Internet Explorer 11 is not supported

For optimal browsing, we recommend Chrome, Firefox or Safari browsers.

Utah Passes LGBT Rights Bill with Mormon Church's Aid

Utah lawmakers and Mormon church leaders celebrated a landmark moment Wednesday night, when a bill banning discrimination against lesbian, gay, bisexual and transgender people passed the state’s Republican-controlled legislature.

Utah lawmakers and Mormon church leaders celebrated a landmark moment Wednesday night, when a bill banning discrimination against lesbian, gay, bisexual and transgender people passed the state’s Republican-controlled legislature.

 

The legislation passed Utah’s Senate last week, 23 to 5, and the House on Wednesday night, 65 to 10.

 

The bill, which has been called the “Utah compromise,” aims to protect people in the LGBT community from employment and housing decisions based on their gender identity or sexual orientation, while still shielding religious institutions that stand against homosexuality. It does not deal with the more controversial question, however, about whether a business can deny services due to religious convictions, such as a wedding photographer who objects to shooting a same-sex wedding.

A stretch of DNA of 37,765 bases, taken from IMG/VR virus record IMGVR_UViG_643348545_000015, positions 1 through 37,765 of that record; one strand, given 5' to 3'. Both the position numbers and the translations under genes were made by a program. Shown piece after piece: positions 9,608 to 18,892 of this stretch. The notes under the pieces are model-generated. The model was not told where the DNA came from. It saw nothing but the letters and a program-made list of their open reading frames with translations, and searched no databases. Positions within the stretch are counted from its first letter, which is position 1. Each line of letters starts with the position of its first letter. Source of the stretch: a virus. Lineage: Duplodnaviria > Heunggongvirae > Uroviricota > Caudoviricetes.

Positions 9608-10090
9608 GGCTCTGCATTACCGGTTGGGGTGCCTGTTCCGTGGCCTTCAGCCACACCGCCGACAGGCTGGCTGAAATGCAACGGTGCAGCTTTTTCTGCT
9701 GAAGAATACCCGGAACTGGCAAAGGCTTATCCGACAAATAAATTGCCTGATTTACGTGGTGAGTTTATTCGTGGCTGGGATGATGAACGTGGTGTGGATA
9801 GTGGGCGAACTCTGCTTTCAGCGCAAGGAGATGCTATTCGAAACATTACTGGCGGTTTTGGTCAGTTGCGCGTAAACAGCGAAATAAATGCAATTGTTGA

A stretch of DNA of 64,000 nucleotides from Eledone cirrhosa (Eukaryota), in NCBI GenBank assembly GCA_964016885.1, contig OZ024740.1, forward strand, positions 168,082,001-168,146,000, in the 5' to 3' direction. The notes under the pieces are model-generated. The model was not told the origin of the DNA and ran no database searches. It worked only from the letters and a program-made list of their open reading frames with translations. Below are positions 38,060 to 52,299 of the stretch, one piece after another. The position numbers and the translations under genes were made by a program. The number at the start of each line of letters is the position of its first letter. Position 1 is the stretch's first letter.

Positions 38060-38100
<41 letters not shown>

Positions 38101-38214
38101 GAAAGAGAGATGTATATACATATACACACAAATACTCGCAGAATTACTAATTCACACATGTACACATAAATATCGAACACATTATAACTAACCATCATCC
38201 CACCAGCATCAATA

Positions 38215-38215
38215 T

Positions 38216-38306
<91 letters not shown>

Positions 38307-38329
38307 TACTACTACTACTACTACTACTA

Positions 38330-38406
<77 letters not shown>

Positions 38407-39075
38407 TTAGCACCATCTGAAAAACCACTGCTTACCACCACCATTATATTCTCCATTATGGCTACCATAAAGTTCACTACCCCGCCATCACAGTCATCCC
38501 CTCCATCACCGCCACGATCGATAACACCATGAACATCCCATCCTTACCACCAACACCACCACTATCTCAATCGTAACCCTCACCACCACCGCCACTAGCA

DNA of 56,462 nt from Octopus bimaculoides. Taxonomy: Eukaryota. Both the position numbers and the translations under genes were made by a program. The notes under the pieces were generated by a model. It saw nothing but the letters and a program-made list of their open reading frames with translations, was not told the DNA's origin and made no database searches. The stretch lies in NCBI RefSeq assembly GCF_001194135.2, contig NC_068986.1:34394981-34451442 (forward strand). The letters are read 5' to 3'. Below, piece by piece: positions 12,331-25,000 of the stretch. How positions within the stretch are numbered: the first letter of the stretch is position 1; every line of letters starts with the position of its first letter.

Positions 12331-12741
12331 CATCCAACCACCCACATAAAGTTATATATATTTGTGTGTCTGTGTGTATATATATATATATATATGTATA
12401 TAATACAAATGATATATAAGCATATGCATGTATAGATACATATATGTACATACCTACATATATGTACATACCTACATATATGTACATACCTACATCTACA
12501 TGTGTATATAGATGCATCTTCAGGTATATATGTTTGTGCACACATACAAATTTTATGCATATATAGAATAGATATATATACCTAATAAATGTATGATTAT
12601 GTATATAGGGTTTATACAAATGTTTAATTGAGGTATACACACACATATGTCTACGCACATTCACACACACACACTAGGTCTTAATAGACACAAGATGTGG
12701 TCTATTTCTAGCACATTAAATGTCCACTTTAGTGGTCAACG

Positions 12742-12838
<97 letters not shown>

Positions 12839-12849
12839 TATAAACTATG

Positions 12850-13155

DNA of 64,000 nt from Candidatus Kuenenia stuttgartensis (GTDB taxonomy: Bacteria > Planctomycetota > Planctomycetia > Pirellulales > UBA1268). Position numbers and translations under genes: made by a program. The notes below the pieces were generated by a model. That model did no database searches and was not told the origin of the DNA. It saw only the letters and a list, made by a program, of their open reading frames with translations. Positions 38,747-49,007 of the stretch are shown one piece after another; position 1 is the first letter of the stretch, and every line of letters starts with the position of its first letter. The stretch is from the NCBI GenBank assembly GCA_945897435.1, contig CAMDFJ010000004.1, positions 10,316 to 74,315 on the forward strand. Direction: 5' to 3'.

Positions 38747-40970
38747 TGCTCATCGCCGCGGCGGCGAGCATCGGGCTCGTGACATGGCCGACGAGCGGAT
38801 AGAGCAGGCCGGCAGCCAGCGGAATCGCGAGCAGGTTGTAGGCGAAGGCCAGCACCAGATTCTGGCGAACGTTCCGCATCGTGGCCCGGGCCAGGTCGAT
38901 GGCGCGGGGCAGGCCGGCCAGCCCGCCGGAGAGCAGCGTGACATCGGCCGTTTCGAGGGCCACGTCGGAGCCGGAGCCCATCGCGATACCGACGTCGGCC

Still, the move has been seen by some as a model in compromise as the Church of Jesus Christ of Latter-day Saints endorsed the legislation last week. The partnership helped fast-track the bill, which was proposed only last week, through Utah’s Legislature.

 

The church, while standing by its views, has been a voice of tolerance on issues of gender equality in a manner that has surprised some of its traditional critics. For example, when the federal courts ruled same-sex marriage was legal in Utah, Dallin H. Oaks, a member of the Mormon Church Quorum of the Twelve Apostles, its second-highest governing body, urged Mormons to respond with “civility” when their views are not upheld on issues such as marriage, pornography and drugs.

 

“When our positions do not prevail, we should accept unfavorable results graciously, and practice civility with our adversaries,” he said.

 

While not wholly satisfactory to LGBT advocacy groups, most figured the legislation was about as far as a conservative state like Utah could go.

 

“It contains a lot of provisions that are unique to the legal climate of Utah that would not translate elsewhere,” the progressive lobby ThinkProgress reported. “Given the ubiquitous presence of the Church of Latter-Day Saints (LDS) in Utah, it may be the best bill that could pass there — and is thus better than no protections.”

 

The church, when it endorsed the measure, said in a statement that it thought the bill provided a level of “fairness for everyone.”

 

Caroline Cournoyer is GOVERNING's senior web editor.
Special Projects